|Worth seeing:||as a box-ticking crime thriller with nothing we haven't seen before, except Mel Gibson's full beard|
|Featuring:||Mel Gibson, Dale Dickey, Diego Luna, Erin Moriarty, Michael Parks, Miguel Sandoval, Raoul Trujillo, William H Macy|
|Released:||7th October 2016|
WHAT’S IT ABOUT?
Link (Mel Gibson) is an ex-con on parole and a recovering-alcoholic, living on a remote dessert caravan park in southern California, trying to keep off the booze and out of trouble – and out of jail.
It’s been a while since his tearaway teenaged daughter Lydia (Erin Moriarty) ran away from home with her mother, when suddenly, she gets in touch with Link. He’s delighted – until he realises why.
She’s fallen in with the wrong crowd – some ruthless Mexican drug dealers, led by Jonah (Diego Luna). And even worse, she’s fallen out with that crowd – and now they’ll stop at nothing to catch her.
Link has to put his freedom – and his sobriety – on the line to try to save his estranged daughter from the gangsters.
WHAT’S IT LIKE?
Ex-con. Tick. Recovering alcoholic. Tick. Estranged from daughter. Tick. Teen gets involved with ruthless gangsters. Tick. Old car that won’t start just when you’re about to be caught by ruthless gangsters. Tick.
Former crime associates who owe you a favour. Tick. Former crime associates who aren’t as keen as you’d hope to pay you back for what you did for them. Tick.
Blood Father lurches from one cliche to the next at a perfectly satisfactory pace but it just feels like you’ve seen it all before and there’s almost not a fresh beat. And almost without exception, every character comes from central casting – Link’s AA sponsor (William H Macy) is just the kindest, sweetest man ever to point a sawn-off shotgun, while Diego Luna’s Jonah is as resourceful as he is ruthless. And most of the thugs have been to baddie-shooting-school; the highly trained gangsters seem to have been highly trained in everything except shooting at a good guy. Except where the plot requires.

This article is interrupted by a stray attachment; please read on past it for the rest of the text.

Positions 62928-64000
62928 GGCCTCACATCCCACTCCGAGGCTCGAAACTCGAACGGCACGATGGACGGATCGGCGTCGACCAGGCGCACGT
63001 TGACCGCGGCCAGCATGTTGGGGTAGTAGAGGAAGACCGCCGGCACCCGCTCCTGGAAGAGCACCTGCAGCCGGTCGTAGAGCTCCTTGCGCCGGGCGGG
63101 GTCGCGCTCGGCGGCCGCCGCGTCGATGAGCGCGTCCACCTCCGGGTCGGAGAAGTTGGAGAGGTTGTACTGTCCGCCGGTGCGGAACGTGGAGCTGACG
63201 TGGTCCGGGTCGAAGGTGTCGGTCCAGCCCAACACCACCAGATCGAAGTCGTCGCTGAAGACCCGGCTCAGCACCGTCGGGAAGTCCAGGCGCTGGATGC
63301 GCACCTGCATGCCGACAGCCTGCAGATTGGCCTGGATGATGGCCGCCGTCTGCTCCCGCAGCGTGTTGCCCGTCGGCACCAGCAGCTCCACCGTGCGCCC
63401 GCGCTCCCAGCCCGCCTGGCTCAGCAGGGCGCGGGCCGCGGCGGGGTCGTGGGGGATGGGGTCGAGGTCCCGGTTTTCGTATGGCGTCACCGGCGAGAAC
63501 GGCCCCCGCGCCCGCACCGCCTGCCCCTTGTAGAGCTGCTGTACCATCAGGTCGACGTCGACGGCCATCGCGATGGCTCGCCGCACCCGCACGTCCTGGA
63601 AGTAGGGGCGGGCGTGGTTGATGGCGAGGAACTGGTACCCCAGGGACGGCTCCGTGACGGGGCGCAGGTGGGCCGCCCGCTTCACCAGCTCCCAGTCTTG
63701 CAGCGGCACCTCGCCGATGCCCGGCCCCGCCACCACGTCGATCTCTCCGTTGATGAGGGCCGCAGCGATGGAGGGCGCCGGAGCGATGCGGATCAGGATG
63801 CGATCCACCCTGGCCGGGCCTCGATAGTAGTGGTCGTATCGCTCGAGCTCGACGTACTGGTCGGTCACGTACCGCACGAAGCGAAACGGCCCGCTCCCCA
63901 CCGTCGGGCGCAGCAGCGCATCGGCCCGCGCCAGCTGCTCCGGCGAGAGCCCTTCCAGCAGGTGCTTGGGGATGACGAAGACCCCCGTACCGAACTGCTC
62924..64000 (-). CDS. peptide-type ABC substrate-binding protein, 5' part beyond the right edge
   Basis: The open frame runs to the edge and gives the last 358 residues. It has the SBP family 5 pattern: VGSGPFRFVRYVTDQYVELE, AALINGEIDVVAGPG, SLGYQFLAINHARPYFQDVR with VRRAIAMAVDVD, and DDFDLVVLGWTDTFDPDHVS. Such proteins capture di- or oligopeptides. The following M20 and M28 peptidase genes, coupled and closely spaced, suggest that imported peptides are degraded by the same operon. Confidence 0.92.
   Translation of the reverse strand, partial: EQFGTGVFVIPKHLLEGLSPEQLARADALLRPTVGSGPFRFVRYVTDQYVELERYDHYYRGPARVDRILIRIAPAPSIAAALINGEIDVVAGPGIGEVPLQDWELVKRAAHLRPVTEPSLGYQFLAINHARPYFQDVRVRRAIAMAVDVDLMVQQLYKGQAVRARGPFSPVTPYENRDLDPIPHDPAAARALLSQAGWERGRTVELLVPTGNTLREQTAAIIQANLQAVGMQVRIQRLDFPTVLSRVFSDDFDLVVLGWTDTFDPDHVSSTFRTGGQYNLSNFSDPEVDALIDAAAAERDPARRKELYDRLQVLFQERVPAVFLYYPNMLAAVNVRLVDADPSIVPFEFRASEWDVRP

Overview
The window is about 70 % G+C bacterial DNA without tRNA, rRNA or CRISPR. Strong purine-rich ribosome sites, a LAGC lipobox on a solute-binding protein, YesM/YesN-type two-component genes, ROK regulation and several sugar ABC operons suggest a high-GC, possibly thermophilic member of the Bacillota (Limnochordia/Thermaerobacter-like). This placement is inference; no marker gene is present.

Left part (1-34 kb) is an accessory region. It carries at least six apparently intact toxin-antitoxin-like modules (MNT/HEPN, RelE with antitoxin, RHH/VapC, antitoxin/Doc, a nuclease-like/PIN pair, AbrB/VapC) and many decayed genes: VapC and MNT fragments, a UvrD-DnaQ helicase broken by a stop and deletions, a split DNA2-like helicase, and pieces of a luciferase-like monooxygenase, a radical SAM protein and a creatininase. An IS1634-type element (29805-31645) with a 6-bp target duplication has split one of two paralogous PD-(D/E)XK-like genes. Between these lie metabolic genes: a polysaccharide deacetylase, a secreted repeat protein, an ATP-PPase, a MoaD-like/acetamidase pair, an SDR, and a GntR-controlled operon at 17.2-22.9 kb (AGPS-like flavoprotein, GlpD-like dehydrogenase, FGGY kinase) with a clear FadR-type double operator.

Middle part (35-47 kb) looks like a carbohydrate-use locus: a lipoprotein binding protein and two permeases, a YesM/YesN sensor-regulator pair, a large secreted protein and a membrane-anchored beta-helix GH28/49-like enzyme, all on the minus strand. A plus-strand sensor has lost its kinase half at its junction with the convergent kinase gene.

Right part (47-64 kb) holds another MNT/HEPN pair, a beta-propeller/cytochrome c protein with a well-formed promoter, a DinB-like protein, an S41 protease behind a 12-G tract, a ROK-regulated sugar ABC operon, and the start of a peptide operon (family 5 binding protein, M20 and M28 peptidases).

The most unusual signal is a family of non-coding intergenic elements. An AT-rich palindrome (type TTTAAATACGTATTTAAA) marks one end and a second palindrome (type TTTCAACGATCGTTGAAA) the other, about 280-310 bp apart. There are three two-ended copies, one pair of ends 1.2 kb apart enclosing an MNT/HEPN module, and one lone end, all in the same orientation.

A bushy-bearded Mel Gibson is likeable enough as the father of the title but too little of what he does feels right and there are a number of sequences that are built up as if to be significant narratively, but turn out to be damp squibs that could be removed entirely without affecting the plot at all.
Peculiarly, it took a while to work out when the film was set, since for the first half of the film, everyone seems to be using telephone land-lines – and even public payphones – but mid-way through, we realise that they’ve actually all got iPhones.
As a brainless cat-and-mouse crime thriller, Blood Father would deliver perfectly acceptable Sunday afternoon TV entertainment, while you’re doing the ironing or building an IKEA cabinet, but quite what it was doing as part of the official Cannes selection this year, goodness knows.